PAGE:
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Wolf Delisting Survives Budget Fight, as Settlement Crumbles

[large thumbnail url=”wolf-delisting-survives-budget-fight-as-settlement-crumbles” filename=”news” year=”2011″ month=”04″ day=”11″] [thumbnail icon url=”wolf-delisting-survives-budget-fight-as-settlement-crumbles” filename=”news” year=”2011″ month=”04″ day=”11″] House and Senate appropriators have agreed to include a bipartisan proposal to remove Endangered Species Act protections for gray wolves as part of a final compromise to fund the government through the end of the fiscal year.

The agreement came just hours before a federal judge in Montana rejected (pdf) a more limited delisting proposal by environmentalists and the federal government that would have returned wolf management to Idaho and Montana but would have required other steps to ensure a continued recovery of the species throughout the northern Rockies states.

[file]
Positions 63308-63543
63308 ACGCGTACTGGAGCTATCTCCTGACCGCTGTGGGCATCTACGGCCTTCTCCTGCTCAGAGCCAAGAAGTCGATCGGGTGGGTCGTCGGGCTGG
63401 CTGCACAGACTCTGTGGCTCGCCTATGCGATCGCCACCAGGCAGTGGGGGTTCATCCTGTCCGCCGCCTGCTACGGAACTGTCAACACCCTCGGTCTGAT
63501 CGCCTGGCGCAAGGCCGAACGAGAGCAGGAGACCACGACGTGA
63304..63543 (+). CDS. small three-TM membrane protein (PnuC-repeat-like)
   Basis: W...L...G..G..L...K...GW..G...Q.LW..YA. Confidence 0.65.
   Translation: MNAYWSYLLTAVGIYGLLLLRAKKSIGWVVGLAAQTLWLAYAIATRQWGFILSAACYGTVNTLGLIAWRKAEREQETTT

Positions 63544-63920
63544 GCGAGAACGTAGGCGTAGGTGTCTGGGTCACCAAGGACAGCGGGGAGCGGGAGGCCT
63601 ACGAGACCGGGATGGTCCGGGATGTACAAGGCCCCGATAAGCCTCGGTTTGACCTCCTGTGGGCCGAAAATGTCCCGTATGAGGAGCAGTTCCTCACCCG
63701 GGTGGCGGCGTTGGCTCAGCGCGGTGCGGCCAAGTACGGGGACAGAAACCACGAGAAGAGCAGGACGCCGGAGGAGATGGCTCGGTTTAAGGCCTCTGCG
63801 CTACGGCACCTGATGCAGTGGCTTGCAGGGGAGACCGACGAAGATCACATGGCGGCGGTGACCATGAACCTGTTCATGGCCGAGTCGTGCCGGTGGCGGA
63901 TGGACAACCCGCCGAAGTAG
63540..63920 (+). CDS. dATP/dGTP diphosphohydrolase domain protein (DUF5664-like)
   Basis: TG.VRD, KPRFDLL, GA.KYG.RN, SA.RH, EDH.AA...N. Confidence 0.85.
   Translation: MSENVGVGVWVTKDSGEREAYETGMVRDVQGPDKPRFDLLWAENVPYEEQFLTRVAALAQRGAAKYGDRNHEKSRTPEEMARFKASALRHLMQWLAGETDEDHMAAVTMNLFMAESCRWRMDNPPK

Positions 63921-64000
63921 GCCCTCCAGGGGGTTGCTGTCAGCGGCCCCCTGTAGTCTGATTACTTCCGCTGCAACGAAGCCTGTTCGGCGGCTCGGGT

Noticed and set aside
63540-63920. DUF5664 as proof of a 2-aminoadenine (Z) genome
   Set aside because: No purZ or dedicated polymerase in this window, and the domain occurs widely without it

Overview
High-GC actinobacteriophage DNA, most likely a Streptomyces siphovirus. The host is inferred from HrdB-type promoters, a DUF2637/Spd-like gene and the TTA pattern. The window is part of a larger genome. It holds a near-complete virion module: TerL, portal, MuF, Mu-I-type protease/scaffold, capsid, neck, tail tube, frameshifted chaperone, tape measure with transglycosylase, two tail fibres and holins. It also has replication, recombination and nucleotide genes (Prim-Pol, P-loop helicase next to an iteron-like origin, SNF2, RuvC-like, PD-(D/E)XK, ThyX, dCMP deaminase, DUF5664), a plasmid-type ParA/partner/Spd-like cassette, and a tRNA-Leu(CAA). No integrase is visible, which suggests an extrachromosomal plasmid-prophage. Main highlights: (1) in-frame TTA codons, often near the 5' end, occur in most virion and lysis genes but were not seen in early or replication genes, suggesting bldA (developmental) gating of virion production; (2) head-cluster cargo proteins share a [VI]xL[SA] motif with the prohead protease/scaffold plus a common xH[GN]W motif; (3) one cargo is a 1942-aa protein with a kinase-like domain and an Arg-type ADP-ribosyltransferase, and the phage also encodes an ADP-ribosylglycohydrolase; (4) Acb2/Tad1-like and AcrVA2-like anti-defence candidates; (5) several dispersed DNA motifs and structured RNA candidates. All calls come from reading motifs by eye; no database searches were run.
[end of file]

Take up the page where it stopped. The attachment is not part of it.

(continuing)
The legislative proposal by Rep. Mike Simpson (R-Idaho) and Sen. Jon Tester (D-Mont.) — apparently one of the only environmental policy riders to survive tense budget negotiations late last week — would have nullified the settlement even if it had been approved by U.S. District Judge Donald Molloy.

Both lawmakers have argued that the budget rider is necessary to bring relief to hunters, ranchers and wildlife officials in their states who have warned that wolves are preying on livestock and causing serious declines in big-game herds…

Read the entire Greenwire article on nytimes.com: Wolf Delisting Survives Budget Fight, as Settlement Crumbles

However, wolf advocacy groups are still fighting to have the language removed prior to the final draft being released today: Wolf advocates scramble to keep protections intact

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